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Debunking a superannuation tax myth: SMSF Association clarifies the impact on Aussie farms

By Newsdesk
  • December 11 2023
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Retirement

Debunking a superannuation tax myth: SMSF Association clarifies the impact on Aussie farms

By Newsdesk
December 11 2023

In the ongoing debate about a proposed new tax targeting superannuation funds exceeding $3 million, the SMSF Association has stepped in to challenge claims from the Association of Superannuation Funds of Australia (ASFA) that the tax's impact on farmers would be minimal.

Debunking a superannuation tax myth: SMSF Association clarifies the impact on Aussie farms

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By Newsdesk
  • December 11 2023
  • Share

In the ongoing debate about a proposed new tax targeting superannuation funds exceeding $3 million, the SMSF Association has stepped in to challenge claims from the Association of Superannuation Funds of Australia (ASFA) that the tax's impact on farmers would be minimal.

Debunking a superannuation tax myth: SMSF Association clarifies the impact on Aussie farms

According to the ASFA, only one per cent of self-managed superannuation funds (SMSFs) with balances over $3 million have farm-related income, suggesting the new tax would have a negligible effect on the agricultural community. However, the SMSF Association has highlighted serious flaws in this argument.

Peter Burgess, the SMSF Association's CEO, expressed skepticism towards ASFA's findings: “The simple fact is farming properties can be held under myriad tax structures, so using personal tax return data to extrapolate the number of farming properties that which may be impacted by this proposed law is not valid,” he contended. He also pointed out that “ATO income tax return data has limited application for substantive data analysis due to the way the tax return data is collated and reported.”

The concern for the SMSF Association centres not just on farms, but across the wider SMSF sector, with Burgess noting, “Individual tax returns are an unreliable data source from which to draw inferences on the asset holdings or liquidity of SMSFs.” Despite the lack of precise numbers of farms held in SMSFs, the National Farmers Federation suggests that more than 30 percent of Australian farms could be in an SMSF, which according to Burgess, is "a common vehicle used by Australian farm businesses to manage assets and use agricultural land to provide retirement income."

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Burgess highlighted the complications for farmers who may be affected by the proposed tax, considering the cyclical nature of farming income and the impracticality of relating the value of assets to taxable income, especially during years impacted by extreme events like droughts, floods, or fires. He added, “This limits the ability to make concessional super contributions or to personally pay tax assessed on the value of superannuation fund assets, which can rise in value despite their personal circumstances.”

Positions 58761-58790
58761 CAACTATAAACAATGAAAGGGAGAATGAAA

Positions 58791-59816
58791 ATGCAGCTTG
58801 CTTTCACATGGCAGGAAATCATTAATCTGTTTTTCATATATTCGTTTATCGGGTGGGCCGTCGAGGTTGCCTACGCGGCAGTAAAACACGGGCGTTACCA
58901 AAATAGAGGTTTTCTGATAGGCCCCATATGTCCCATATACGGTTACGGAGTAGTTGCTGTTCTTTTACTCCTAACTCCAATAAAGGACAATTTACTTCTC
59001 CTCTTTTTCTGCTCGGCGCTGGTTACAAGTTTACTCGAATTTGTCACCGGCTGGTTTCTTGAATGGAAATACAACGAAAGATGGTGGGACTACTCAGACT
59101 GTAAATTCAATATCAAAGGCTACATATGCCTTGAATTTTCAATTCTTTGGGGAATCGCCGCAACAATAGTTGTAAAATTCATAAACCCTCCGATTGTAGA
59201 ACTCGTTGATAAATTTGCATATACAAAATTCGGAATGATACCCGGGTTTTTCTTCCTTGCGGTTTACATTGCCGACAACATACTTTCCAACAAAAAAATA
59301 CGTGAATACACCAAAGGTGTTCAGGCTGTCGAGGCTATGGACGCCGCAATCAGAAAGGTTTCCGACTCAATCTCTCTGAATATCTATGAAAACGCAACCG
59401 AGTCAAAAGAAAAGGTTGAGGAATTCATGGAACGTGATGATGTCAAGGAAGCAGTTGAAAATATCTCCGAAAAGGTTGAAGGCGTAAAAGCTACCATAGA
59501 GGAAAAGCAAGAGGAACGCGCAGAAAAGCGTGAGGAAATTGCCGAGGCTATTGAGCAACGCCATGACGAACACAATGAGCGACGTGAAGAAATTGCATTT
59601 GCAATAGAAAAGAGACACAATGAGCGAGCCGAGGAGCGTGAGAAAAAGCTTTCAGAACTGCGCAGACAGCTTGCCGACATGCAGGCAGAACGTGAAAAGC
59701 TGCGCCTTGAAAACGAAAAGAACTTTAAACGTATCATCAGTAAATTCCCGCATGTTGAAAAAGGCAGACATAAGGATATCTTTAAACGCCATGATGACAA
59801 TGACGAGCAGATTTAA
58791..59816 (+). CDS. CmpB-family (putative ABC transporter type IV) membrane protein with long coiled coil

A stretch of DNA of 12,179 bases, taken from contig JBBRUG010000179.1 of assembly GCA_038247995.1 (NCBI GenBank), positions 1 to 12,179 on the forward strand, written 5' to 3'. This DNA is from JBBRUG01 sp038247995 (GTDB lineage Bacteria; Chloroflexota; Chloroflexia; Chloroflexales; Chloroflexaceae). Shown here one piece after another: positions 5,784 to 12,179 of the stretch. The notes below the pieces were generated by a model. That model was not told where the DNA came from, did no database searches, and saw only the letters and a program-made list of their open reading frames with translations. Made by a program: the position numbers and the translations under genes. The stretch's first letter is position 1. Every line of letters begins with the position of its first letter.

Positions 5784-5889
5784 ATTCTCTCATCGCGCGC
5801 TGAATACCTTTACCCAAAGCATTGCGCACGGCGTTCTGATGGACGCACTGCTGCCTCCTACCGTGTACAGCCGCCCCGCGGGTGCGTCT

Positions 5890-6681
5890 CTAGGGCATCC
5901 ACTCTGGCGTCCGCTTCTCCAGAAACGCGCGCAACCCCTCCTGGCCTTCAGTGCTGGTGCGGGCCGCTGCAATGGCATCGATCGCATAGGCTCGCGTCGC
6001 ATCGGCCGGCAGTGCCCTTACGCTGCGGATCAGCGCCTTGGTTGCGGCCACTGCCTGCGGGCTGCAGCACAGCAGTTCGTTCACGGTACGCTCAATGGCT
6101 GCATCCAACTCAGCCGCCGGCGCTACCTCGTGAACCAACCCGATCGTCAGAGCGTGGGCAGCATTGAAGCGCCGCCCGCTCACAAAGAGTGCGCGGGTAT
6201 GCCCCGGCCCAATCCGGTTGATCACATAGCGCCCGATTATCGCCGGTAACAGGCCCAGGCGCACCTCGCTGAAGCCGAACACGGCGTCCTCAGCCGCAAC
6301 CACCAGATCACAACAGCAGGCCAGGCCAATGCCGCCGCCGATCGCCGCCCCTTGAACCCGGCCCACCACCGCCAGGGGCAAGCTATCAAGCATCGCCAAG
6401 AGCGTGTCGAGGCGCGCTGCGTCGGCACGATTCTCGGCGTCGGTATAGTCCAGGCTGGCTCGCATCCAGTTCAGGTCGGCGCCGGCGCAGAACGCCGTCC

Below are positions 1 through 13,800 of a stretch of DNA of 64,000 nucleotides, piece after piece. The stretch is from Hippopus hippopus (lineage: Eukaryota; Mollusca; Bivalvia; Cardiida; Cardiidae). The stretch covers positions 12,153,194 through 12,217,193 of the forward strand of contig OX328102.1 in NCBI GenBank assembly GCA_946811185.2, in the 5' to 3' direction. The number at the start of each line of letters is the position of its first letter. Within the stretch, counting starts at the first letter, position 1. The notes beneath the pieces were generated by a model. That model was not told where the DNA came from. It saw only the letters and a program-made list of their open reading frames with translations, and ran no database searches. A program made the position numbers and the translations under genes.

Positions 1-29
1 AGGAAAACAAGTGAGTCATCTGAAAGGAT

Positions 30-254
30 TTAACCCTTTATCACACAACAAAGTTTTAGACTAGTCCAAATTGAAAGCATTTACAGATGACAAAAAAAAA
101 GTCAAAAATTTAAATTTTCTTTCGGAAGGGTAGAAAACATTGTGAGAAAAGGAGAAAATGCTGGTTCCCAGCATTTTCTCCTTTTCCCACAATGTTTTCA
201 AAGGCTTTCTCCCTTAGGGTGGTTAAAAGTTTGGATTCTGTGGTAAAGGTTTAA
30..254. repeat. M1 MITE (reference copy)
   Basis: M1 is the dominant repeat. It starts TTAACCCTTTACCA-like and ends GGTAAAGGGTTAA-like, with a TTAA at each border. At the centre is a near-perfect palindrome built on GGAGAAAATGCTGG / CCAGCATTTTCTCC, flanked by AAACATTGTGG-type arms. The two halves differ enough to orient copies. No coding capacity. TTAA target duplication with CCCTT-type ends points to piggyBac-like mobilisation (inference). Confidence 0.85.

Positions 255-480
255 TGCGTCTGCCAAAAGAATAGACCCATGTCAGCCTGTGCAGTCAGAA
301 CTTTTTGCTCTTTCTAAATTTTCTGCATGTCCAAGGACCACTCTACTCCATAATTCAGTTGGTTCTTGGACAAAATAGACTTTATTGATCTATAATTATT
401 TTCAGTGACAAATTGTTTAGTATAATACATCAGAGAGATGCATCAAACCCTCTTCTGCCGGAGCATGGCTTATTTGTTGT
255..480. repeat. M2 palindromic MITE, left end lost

Debunking a superannuation tax myth: SMSF Association clarifies the impact on Aussie farms

The Association is also challenging the idea that SMSFs will have sufficient liquidity to pay the proposed tax, specifically rejecting the claim that compliance with market rate income regulations for SMSF assets would mitigate liquidity concerns. Burgess explained, “Many farming properties historically generate low income yields so the land value is not a good indicator of the level of lease income,” and further argued, “increases in property values do not always equate to an increase in lease income.”

The implications of the proposed tax are potentially serious, with research by the University of Adelaide indicating that the tax could negatively impact up to 50,000 SMSF members. Burgess warned of the variable nature of tax liability due to the inclusion of unrealized capital gains in the tax, which can make liquidity management extremely challenging.

He concluded with a stark message about the proposed tax: “The tragedy of this proposed tax is that it’s a solution looking for a problem. The fact is the ability to attain significantly high balances in superannuation will be inhibited by existing policy settings." Burgess emphasised the existence of other measures that already limit individuals' capacity to contribute to their superannuation funds, reflecting a comprehensive approach to managing high balances already in place.

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